After having unseasonably warm weather during the month of January, we have been in the deep freeze recently, and Tuesday night there was an ice storm which blanketed the area with several inches of hard, packed ice. You can walk right over the top of it without even making a dent! Some of the students who are from warm places and have never experienced snow might think this is snow, but it's not. The campus closed early on Tuesday and remained closed on Wednesday. I spent the day (1) making bean soup and (2) clearing my driveway. We had to whack at the ice to break it before we could shovel it (we even broke one of our shovels!), and each shovelful weighed a ton. I considered actually getting my bathroom scale out so I could weigh it, but I was too tired! We also used a pick-axe to break it up. That worked better than the blade of the snow-shovel. I felt like a coal miner, digging for white coal.
I assigned an oral presentation for this week. The students, working in pairs and threes, could choose from four projects, three of which were videos. In the past, I showed these videos to the whole class. Fridays were devoted to videos, and we all went over to Nonprint Media Services to watch them together. This semester, I did not have time each week to devote to the videos, so I assigned them as part of the oral project. I wonder which method is better!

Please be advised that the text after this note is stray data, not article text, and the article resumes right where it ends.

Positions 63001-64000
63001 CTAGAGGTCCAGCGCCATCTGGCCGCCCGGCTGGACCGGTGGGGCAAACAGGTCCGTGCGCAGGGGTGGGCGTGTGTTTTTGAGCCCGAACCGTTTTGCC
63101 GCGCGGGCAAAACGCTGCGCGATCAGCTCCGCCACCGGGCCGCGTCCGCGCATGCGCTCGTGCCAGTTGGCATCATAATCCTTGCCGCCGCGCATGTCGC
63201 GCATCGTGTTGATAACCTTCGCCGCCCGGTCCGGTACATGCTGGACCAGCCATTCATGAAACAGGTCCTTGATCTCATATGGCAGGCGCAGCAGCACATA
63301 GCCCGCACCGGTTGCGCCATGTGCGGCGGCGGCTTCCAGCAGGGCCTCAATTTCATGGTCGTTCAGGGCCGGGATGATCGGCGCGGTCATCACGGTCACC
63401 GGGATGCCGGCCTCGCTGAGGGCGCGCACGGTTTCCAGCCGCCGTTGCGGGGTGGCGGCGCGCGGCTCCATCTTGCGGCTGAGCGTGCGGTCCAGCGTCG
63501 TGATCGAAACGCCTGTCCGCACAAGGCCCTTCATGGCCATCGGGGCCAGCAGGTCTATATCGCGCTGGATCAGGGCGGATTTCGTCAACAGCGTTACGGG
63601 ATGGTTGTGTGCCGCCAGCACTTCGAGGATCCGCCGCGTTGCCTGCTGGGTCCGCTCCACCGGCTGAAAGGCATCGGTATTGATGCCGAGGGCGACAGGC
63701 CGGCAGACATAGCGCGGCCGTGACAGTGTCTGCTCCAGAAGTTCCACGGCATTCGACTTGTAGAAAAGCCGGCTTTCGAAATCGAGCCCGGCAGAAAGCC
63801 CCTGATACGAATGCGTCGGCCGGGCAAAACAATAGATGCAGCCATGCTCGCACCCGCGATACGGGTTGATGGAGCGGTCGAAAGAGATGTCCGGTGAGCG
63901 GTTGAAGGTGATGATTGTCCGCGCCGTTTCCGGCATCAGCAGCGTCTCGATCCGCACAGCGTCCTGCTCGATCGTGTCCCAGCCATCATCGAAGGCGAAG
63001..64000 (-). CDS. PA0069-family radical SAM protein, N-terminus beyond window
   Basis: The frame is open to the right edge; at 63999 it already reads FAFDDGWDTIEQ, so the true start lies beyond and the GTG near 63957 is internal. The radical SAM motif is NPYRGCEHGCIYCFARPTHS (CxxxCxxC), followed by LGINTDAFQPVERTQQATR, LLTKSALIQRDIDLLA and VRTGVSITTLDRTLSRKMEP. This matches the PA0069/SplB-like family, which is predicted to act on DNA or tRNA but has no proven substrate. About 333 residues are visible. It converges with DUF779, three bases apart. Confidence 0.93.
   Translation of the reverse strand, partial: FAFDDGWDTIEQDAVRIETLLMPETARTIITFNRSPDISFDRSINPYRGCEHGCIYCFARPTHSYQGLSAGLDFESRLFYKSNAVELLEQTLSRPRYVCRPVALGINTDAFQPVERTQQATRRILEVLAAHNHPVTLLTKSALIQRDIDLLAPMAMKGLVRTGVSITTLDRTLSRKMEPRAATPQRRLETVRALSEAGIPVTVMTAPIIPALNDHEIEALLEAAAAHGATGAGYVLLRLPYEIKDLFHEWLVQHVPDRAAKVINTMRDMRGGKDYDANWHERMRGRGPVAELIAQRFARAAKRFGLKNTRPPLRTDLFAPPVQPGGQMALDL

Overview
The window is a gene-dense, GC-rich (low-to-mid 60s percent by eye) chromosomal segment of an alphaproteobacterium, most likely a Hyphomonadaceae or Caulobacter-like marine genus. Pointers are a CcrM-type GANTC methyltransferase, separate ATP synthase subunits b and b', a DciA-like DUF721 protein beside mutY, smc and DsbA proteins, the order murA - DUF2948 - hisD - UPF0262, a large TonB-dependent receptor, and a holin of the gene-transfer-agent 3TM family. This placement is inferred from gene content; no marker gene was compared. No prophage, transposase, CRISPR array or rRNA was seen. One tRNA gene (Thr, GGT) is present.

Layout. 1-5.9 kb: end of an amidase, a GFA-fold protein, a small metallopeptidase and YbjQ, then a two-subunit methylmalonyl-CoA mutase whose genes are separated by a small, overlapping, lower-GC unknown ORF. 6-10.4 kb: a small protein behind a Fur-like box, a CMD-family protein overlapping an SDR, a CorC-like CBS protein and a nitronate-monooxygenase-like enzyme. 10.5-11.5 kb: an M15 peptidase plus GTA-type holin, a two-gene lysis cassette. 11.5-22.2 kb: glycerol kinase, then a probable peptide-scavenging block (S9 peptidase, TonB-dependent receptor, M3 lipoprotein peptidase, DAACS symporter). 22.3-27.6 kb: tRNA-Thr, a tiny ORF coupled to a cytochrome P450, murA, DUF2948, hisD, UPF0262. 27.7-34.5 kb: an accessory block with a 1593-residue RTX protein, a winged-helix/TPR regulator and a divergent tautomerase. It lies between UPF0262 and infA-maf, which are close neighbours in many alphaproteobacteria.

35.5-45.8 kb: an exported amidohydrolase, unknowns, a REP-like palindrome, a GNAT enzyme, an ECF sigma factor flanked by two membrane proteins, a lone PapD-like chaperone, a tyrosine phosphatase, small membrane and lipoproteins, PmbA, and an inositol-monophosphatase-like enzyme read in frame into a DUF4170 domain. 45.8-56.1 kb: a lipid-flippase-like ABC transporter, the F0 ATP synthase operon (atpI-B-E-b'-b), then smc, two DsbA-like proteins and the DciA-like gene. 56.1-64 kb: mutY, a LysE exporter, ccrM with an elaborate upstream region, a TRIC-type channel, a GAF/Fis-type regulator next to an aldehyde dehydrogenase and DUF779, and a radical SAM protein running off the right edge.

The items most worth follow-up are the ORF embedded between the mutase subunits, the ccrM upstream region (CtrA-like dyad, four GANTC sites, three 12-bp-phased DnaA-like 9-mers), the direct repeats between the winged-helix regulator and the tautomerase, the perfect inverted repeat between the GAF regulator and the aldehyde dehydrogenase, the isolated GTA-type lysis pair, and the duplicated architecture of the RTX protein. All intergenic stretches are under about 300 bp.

Monday, February 12, 2007
Saturday, February 10, 2007
Don't forget to give your blog address to your friends and family back home, so they can follow your progress at UM.
Thursday, February 8, 2007
Sunday, February 4, 2007
Monday, January 29, 2007
Today we got a start in our textbooks, Understanding and Using English Grammar and Quest: Listening and Speaking 3. However, we couldn't get through all the material I had planned. Although the students would probably prefer to have fewer hours in class, I wish we had (at least) three hours per day!